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John Edwards' political career was already over. The National Enquirer had seen to that.

After the supermarket tabloid's splashy revelation that the former U.S. senator and presidential candidate had betrayed his popular — and cancer-stricken — wife by fathering a child with a worshipful campaign videographer, the North Carolina Democrat was done. To some, such public humiliation would have been punishment enough.

But a platoon of federal prosecutors, led by a partisan Republican and supported by a division of the Justice Department that has a less-than-stellar record of dispensing justice, decided they wanted a piece of Edwards, too.

So they charged Edwards with violating federal campaign finance laws by funneling nearly a million dollars in support and/or hush money to the politician's mistress.

Thursday, after much sound and fury and jokes and tweets, a jury acquitted Edwards on one count in the indictment and failed to reach a verdict on the other five. Sources say a retrial is unlikely, and that is as it should be.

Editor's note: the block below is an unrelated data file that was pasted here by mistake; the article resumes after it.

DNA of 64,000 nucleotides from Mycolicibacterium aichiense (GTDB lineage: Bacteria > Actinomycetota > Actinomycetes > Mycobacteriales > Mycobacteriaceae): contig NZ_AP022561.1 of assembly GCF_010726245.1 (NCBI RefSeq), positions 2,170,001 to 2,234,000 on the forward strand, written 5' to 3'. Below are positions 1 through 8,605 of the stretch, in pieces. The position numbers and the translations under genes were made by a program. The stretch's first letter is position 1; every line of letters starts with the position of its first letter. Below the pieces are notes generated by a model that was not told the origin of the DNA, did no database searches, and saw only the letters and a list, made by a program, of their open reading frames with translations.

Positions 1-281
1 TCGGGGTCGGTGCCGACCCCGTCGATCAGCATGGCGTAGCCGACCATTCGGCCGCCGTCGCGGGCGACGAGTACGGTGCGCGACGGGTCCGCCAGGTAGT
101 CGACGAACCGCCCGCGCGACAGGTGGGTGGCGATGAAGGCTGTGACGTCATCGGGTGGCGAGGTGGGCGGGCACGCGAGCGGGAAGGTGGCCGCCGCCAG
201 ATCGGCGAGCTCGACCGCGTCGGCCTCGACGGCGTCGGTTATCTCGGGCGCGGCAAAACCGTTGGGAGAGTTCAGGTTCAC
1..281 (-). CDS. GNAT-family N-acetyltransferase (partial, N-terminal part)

Not everything that is filthy and ugly is a crime.

As a big-time trial lawyer and politician, Edwards made a lot of friends over the years. Some of them are very rich. A couple of them were moved to give a lot of money to keep the woman in question comfortable and quiet while Edwards was making another presidential run in 2008.

But nobody was able to convince the jury, or any of a number of outside lawyers and experts who offered their opinions to the media in recent days, that the payments were meant as, thought to be, or could in any way be construed as being, campaign contributions.

It didn't help that the main prosecution witness, a former campaign aide who turned state's evidence in return for immunity, was shown to have pocketed a lot of the money himself. Or that no one could establish that Edwards himself directed, or even knew about, the payments.

The prosecution of Edwards was launched by a Republican U.S. attorney who has since left that post to run for Congress. And it was carried through by the same Justice Department division that ended the career of Alaska Sen. Ted Stevens, convicting him on campaign finance charges in a case later shown to have been marred by prosecutors withholding evidence that would have helped the defense.

Stevens died shortly after being convicted.

People have plenty of reasons to worry that big money influences our elected leaders. That's not what this case was about. It was about voyeurism, vengeance and excess. And the jury, to its credit, saw that.

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